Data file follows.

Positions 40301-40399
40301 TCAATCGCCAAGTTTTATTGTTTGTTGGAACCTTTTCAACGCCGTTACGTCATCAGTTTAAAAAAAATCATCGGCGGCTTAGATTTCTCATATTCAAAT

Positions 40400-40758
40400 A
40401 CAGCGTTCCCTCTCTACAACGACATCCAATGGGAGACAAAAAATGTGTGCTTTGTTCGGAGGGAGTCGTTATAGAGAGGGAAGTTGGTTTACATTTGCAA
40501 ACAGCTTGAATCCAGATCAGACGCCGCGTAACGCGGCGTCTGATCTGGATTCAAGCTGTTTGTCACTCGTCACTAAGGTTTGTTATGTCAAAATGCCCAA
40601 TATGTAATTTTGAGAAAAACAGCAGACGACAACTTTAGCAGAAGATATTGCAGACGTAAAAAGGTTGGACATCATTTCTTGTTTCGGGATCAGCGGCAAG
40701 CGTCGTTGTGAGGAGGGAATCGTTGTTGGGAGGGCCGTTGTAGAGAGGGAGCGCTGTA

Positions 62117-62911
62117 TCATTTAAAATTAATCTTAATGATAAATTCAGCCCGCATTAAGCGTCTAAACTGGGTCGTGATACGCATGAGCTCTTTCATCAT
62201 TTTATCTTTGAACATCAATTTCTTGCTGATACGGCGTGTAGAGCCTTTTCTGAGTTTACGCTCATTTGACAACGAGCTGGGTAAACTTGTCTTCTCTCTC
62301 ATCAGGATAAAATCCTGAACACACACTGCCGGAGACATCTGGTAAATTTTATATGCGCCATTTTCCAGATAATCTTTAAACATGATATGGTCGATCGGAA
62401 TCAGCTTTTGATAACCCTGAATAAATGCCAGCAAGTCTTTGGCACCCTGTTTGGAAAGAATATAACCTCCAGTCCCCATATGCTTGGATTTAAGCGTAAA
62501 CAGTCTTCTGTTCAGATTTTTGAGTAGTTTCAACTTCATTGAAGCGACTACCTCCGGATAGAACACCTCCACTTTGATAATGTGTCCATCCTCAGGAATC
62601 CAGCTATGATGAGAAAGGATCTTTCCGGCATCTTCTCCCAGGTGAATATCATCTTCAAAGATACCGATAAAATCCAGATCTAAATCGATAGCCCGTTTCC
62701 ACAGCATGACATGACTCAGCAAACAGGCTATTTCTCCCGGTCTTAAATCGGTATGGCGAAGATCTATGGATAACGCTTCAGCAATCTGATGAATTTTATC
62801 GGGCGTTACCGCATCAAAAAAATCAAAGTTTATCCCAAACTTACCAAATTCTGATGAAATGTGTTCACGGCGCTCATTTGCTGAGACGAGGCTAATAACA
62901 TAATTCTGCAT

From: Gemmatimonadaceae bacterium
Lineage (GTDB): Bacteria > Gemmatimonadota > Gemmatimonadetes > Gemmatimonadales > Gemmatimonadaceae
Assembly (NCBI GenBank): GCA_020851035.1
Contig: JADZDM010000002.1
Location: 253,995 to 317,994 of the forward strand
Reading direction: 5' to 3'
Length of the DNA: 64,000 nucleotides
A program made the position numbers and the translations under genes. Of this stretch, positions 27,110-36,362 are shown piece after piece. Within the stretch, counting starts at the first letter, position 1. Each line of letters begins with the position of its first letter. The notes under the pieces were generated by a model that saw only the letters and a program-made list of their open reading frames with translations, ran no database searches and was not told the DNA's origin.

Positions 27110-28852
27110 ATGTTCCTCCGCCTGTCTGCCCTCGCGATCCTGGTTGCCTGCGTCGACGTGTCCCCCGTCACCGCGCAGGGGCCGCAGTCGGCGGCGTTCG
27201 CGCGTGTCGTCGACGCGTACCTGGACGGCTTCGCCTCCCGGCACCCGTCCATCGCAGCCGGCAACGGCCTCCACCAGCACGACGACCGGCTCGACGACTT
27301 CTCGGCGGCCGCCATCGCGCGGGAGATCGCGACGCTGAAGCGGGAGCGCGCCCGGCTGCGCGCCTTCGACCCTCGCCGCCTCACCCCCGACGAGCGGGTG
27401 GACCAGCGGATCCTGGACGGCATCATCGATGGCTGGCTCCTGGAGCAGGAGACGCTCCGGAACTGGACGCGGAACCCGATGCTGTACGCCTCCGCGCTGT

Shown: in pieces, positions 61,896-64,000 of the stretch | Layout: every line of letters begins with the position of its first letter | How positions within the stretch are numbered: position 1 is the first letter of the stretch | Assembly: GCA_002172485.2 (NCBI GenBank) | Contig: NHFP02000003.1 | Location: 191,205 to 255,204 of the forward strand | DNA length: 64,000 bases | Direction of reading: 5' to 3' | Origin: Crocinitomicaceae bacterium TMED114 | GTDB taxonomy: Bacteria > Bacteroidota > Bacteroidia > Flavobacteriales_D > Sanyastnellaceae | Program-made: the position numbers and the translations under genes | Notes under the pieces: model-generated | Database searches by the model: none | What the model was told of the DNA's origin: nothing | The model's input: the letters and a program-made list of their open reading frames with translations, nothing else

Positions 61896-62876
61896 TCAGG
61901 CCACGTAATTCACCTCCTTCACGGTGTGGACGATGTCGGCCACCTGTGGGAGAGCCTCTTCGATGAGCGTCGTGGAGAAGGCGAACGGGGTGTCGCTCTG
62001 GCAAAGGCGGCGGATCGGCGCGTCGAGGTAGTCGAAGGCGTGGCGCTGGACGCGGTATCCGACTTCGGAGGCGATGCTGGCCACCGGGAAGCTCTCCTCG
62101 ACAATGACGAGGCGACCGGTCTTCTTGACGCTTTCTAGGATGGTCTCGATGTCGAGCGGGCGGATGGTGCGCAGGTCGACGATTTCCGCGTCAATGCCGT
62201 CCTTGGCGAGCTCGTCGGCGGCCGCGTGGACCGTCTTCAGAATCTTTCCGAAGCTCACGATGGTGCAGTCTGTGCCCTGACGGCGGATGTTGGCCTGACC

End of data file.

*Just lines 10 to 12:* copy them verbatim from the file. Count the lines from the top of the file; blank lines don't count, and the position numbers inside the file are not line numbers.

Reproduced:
62117 TCATTTAAAATTAATCTTAATGATAAATTCAGCCCGCATTAAGCGTCTAAACTGGGTCGTGATACGCATGAGCTCTTTCATCAT
62201 TTTATCTTTGAACATCAATTTCTTGCTGATACGGCGTGTAGAGCCTTTTCTGAGTTTACGCTCATTTGACAACGAGCTGGGTAAACTTGTCTTCTCTCTC
62301 ATCAGGATAAAATCCTGAACACACACTGCCGGAGACATCTGGTAAATTTTATATGCGCCATTTTCCAGATAATCTTTAAACATGATATGGTCGATCGGAA